SYRACUSE — New high school graduation requirements will be implemented in Indiana after the State Board of Education voted to do so Wednesday, Dec. 6, in Indianapolis despite significant opposition from teachers, principals and superintendents.
Graduation Pathways will be implemented including students taking the SAT, ACT or similar college entrance exam instead of end-of-course assessments, obtaining a high school diploma (the general diploma will likely no longer be offered), learning and demonstrating employability skills and postsecondary-ready competencies. These guidelines are to be met beginning with the graduating class of 2023.
Dr. Tom Edington, Wawasee Community School Corporation superintendent, attended the meeting as did Kim Nguyen, Wawasee High School principal. Edington previously said the new graduation requirements would hurt the graduation rate for Wawasee. A significant number of Wawasee students take career and technical education courses while pursuing a general diploma and some of those students don’t fare so well in traditional academic courses. In addition, the new requirements will likely affect special needs students.
But that doesn’t necessarily mean there isn’t some good in the concept, he noted. “Opposition does not mean we do not like the concept,” he said. “So many aspects are yet to be determined that the Graduation Pathways reminds me of a house with the foundation barely planned. You’d like to see the finished blueprint before you approve the house being built!”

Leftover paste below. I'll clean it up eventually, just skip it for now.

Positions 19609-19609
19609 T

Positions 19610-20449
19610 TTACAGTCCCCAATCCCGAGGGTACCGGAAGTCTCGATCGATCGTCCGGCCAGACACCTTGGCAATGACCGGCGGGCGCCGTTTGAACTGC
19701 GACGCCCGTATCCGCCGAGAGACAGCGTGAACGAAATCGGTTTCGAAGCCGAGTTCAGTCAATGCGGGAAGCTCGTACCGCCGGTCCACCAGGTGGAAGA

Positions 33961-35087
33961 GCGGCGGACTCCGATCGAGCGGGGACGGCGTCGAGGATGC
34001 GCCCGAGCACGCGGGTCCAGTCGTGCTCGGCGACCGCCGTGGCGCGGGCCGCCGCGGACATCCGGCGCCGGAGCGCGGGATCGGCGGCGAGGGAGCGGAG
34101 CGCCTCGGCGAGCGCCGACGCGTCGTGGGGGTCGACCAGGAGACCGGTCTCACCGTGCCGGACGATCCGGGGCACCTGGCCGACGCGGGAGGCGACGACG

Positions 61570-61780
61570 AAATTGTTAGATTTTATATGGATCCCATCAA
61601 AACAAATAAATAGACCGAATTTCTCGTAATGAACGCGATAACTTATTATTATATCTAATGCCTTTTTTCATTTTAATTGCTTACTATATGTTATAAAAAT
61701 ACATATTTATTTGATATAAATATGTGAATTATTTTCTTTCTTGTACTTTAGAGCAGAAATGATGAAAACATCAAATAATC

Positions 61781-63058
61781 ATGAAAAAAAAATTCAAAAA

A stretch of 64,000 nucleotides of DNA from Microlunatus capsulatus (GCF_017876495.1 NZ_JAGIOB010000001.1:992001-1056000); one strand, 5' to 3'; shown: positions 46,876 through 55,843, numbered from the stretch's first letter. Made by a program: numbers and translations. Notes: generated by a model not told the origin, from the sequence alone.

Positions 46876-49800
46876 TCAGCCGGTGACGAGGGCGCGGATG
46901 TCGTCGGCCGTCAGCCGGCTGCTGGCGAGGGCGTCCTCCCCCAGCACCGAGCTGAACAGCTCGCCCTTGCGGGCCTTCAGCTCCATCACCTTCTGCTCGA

If there is no longer going to be a general diploma available in Indiana, “we will need to work on good options for our struggling and special needs students,” he said. How to fund new programs will also be addressed, he added, as well as partnering even more with businesses and industries for student internships.
State Superintendent of Public Instruction Dr. Jennifer McCormick issued the following statement Wednesday evening, Dec. 6: “Although disappointed in the vote, I’m extremely proud of our K-12 colleagues. They continue to be tireless advocates for our children and have remained student focused throughout this process. It is clear our Indiana educators are committed to being part of a solution to workforce and higher education concerns. The department will continue working with our legislators, concentrating on successful implementation of the Graduation Pathways, and collaborating with all those who work on behalf of our students on a daily basis.”